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Fibre Watch: We have a plan

The National Infrastructure Plan, released this week and available for download here, outlines how the Government plans to spend $17 billion on infrastructure over the next four years.



Only four of the document’s 68 pages are devoted specifically to telecommunications infrastructure. But given the Government’s planned telco spend-up amounts to $1.5 billion of the total, that proportion of coverage in the overall plan is probably about right.



So what does the plan say about the telco industry? Firstly that there are two key issues facing the sector: a lack of "timely or sufficient” investment in infrastructure and the ongoing challenge of ensuring industry regulation keeps pace with technology and market developments.



The plan’s authors then go on to present a concise summary of the current state of the telco sector, reminding us that it is an industry which is growing in importance to the nation’s overall productivity, and will continue to do so.

The problem this presents is that private sector investment is lagging behind the need to develop the infrastructure required to deliver the required productivity boost. Hence the Government’s $1.5 billion spend-up on the UFB and RBI initiatives.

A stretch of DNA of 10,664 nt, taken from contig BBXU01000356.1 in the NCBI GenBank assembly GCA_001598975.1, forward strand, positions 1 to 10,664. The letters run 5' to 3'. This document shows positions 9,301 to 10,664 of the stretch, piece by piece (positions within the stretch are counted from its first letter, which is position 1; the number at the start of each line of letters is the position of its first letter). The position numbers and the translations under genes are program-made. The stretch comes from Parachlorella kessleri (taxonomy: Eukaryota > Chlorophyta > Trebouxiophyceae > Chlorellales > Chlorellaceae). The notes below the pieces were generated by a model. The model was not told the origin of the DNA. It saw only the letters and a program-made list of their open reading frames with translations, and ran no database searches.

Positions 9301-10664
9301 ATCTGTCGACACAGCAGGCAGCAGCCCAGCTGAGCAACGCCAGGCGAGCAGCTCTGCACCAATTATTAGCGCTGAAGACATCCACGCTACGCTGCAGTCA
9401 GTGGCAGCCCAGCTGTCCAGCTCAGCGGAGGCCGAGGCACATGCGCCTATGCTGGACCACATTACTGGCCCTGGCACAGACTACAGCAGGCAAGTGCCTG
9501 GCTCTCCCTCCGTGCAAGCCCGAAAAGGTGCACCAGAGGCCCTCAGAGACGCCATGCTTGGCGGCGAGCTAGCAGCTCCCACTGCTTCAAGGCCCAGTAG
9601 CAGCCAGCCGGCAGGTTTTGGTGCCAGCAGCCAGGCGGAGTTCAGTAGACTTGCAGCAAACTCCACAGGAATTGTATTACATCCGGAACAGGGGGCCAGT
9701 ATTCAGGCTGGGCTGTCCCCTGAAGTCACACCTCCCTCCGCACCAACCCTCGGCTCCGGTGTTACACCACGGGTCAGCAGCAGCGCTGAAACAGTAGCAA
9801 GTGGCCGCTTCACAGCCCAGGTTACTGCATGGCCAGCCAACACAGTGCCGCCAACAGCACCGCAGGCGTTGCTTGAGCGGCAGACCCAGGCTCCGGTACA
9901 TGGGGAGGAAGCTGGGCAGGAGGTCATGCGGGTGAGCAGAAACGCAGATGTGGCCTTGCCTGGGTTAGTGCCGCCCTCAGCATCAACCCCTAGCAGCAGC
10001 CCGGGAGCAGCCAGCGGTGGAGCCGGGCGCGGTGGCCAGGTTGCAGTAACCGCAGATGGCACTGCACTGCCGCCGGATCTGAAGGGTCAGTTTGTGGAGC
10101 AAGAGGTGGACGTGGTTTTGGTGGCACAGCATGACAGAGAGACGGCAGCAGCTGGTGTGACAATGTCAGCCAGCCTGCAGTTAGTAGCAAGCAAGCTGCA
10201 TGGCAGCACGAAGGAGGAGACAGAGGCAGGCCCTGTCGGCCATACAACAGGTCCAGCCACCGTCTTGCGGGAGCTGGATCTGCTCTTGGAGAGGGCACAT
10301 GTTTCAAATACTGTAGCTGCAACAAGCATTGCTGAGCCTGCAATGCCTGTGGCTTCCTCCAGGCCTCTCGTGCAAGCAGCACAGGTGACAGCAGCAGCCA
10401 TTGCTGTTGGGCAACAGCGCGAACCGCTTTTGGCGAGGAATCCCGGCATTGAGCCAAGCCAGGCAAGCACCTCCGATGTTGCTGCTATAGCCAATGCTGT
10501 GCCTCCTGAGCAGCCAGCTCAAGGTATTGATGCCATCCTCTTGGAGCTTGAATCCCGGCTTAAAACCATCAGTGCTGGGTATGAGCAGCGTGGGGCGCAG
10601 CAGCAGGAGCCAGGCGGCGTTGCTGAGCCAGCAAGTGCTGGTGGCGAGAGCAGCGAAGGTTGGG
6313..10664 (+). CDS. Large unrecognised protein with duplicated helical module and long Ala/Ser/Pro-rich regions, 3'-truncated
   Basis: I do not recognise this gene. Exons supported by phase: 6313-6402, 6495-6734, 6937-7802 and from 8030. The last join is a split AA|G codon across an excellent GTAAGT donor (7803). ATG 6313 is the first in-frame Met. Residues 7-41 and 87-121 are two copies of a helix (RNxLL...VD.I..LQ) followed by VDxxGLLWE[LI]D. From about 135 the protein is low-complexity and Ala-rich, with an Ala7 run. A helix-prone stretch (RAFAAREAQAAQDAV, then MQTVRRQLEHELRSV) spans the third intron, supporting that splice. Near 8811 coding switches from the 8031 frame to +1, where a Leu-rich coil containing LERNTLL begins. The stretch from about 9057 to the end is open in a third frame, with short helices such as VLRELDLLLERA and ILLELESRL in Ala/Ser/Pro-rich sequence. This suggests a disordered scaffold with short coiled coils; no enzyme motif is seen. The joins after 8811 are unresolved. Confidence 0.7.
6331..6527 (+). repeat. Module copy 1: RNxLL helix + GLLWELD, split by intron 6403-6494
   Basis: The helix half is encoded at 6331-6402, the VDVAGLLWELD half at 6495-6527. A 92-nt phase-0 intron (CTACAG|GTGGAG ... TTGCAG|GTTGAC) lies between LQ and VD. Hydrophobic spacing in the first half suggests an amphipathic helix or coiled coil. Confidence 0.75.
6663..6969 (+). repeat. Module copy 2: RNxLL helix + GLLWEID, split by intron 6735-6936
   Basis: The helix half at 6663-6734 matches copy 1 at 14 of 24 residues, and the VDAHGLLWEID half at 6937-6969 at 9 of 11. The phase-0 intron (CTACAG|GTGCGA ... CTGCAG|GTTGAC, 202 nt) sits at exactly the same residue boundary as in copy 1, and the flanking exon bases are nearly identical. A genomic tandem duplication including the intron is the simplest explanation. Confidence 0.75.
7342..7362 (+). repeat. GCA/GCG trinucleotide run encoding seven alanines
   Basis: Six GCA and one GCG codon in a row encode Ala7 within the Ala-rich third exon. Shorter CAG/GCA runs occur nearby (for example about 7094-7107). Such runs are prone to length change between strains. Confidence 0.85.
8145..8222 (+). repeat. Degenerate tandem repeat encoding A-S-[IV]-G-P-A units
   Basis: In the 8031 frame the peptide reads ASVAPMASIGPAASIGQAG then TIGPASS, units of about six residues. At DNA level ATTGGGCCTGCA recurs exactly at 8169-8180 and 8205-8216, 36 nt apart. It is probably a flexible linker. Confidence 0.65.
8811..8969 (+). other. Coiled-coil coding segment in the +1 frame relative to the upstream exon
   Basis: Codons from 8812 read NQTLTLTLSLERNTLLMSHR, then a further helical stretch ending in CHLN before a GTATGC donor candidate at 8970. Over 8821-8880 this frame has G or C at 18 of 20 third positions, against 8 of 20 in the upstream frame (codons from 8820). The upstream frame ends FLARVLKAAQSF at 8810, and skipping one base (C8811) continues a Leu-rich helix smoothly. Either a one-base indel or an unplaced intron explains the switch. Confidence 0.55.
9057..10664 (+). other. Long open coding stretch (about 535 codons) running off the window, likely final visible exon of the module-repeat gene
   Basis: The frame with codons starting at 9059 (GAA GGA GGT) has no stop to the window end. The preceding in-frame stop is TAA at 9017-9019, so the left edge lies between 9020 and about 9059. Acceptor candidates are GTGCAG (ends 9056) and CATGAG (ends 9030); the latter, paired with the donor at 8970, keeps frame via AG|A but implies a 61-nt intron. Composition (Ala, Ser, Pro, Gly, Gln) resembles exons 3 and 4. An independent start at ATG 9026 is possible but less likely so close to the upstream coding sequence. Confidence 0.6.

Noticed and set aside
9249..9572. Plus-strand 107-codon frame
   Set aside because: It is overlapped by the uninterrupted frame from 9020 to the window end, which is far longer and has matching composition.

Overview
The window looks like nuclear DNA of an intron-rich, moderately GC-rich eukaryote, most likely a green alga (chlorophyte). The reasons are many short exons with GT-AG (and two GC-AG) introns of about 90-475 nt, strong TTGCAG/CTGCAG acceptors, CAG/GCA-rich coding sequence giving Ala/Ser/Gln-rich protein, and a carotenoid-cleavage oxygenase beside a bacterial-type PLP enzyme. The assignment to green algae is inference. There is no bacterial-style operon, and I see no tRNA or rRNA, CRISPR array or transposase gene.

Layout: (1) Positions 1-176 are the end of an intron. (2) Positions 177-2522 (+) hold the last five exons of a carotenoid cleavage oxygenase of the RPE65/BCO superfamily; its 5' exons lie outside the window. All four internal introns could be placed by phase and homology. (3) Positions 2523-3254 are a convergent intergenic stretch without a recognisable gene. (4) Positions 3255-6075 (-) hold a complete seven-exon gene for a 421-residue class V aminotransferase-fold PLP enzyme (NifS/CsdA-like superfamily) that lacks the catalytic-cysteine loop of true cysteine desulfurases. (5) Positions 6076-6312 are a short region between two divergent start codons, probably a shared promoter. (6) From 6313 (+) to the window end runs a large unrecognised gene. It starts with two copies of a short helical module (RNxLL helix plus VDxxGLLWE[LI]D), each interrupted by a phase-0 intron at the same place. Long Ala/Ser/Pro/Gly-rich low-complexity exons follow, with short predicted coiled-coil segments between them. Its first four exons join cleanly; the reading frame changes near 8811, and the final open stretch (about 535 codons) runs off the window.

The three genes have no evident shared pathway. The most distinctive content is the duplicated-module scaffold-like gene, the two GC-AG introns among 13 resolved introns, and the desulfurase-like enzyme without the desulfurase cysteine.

"While there has been some investment in fibre networks in major urban centres in New Zealand, it is clear that the market has not been ready, or may not have adequate incentives, to build the infrastructure required to deliver fibre on scale quickly,” the plan says.



What has been the impact of this under-investment? The country’s expenditure on telco infrastructure as a percentage of GDP is below the OECD average. Our advertised broadband download speeds are middling whilst the cost of local broadband and mobile phone services are at the top end of the OECD scale.



"Significant regulatory changes have increased competition in the sector, however maintaining a regulatory regime flexible enough to keep pace with changes in technology is likely to be an ongoing challenge for the government,” the plan’s authors write.



This includes Government plans for a "fundamental review” of the Telecommunications Act scheduled to begin in 2016.

The document also sets out four key indicators for what "success” will look like under the telco infrastructure plan underpinned by the UFB and RBI. The indicators are: improvement in New Zealand’s consumer pricing rakings, higher broadband penetration rates, increased connection speeds and a "steady or increasing” rate of investment in telco infrastructure compared to the last decade.



Communications Minister Steven Joyce’s press release on the plan reiterated the Government’s stance on the importance of a fibre broadband network. Joyce also repeated the Government’s key UFB/RBI targets: the network roll-outs will deliver 100Mbps access to 75 percent of the population and 5Mbps or faster to 97.8 percent of households.



The national Infrastructure Plan isn’t a revolutionary or provocative document, but it does provide a useful a reference point for where we are today along with a framework for future telco sector development.



That framework, together with the targets Joyce has spelled out, provides us with a useful roadmap. Now it’s just a case of heading off on the journey.


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